Estonia’s Prime Minister Kaja Kallas has said the online world is a key battleground between Russia and Ukraine.
“Cyberspace is not a sideshow, but a frontline” in Ukraine, she said on Tuesday at the Open Government Partnership Global Summit.
The Estonian leader pointed to Russian cyberattacks that preceded its February 2022 invasion of Ukraine, and its continued attacks on Ukrainian data centres and communication infrastructure.
On 14 January 2022 – around one month before Russia invaded – more than 90 Ukrainian government websites were hit by a comprehensive cyberattack, with around 20 of them defaced and losing data, according to Yurii Shchyhol, head of the State Service of Special Communications, which is responsible for defending Ukraine’s cyberspace.
That month Ukraine reportedly experienced several major online assaults.
In her keynote speech kicking off Tuesday’s conference, Estonian PM Kallas called on Ukraine’s allies to work collectively to “mitigate the threats” posed by Moscow.
“Democracies can use technology to win every time, but there is a crucial fourth ingredient, and that is collaboration,” she said.
“Take it from a leader of a small country on the front line of the free world, we need to do this together. First and foremost, right now, this means supporting Ukraine until victory with weapons financing and know-how but also bringing Ukraine into the collaborative formats we have [such as] NATO, [the] European Union and others.”
Estonia has emerged as a principal ally of Kyiv in its war against Russia, providing extensive deliveries of arms and financial support, while welcoming the arrival of 115,000 Ukrainian refugees inside the country.
Tallinn nearly doubled its annual cybersecurity budget last year alongside the commitment to spend 3% of our GDP on defence overall, said Kallas.
The Estonian PM was hit by a scandal at the end of August when it was revealed a business co-owned by her husband Arvo Hallik, continued doing business with Russia after it invaded Ukraine.
He maintained she “was not aware” of his professional activities, but the revelations were an embarrassment for Kallas, who has repeatedly backed Kyiv.
On Tuesday, she framed the war in Ukraine as a struggle for democracy, suggesting “openness, responsibility and resilience” could help Kyiv win.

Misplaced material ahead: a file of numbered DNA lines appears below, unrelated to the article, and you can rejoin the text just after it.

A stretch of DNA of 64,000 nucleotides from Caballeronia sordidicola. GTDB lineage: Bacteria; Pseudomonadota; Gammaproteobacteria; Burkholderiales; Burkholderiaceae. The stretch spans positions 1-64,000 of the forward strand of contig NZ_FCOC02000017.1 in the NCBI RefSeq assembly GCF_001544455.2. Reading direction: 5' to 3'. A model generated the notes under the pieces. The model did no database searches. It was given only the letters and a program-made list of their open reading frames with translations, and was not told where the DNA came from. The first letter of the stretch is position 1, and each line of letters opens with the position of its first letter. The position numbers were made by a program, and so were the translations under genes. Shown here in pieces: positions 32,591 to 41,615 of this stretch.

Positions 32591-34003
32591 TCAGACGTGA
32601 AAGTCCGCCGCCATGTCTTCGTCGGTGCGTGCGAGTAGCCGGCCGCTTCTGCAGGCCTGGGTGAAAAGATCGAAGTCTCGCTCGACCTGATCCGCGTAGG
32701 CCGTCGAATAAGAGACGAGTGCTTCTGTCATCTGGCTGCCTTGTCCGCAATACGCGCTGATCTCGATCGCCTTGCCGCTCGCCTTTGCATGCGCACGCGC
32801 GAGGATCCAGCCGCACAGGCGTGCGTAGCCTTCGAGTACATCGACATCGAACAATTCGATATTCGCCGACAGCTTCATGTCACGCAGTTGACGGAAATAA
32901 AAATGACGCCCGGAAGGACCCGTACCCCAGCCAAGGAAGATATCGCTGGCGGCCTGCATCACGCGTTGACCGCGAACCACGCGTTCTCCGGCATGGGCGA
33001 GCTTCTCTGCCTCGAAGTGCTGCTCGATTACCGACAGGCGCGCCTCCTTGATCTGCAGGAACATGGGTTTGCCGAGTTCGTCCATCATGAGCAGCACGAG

“Throughout history, democracy has always been under attack history by authoritarian [regimes]… destroying individual rights and excusing it with protecting security and economy.”
“Right now in Ukraine, we continue to witness democracy under attack from… the Kremlin,” Kallas explained, adding that democratic governance in Europe was also under threat from AI and Deep Fakes.
Alarm bells have been sounded across Europe about the potential impact of digital technologies on democratic processes.
Poland’s opposition was criticised in August for using AI-generated voices of Prime Minister Mateusz in an election advert.
Yet, despite the “information warfare” in free societies, Kallas claimed technology was key to Europe’s – and Ukraine’s – “prosperity and security”.
“There are many prophets of doom telling us that the digital era will accelerate the decline [of democratic societies],” she said. “Deep fakes and vector bubbles erode the trust and functioning of free societies. Mass surveillance enables authoritarians to better control their own people and economies.”
“Nevertheless, I believe there is a strong case to be made for optimism,” she added. “Openness is our greatest weapon. At its core, openness represents getting rid of barriers that hinder the flow of information, ideas and innovation.”
She pointed to the open-source investigations of alleged Russian war crimes conducted by Bellingcat, which plot and highlight incidents of potential civilian harm since Moscow invaded Ukraine.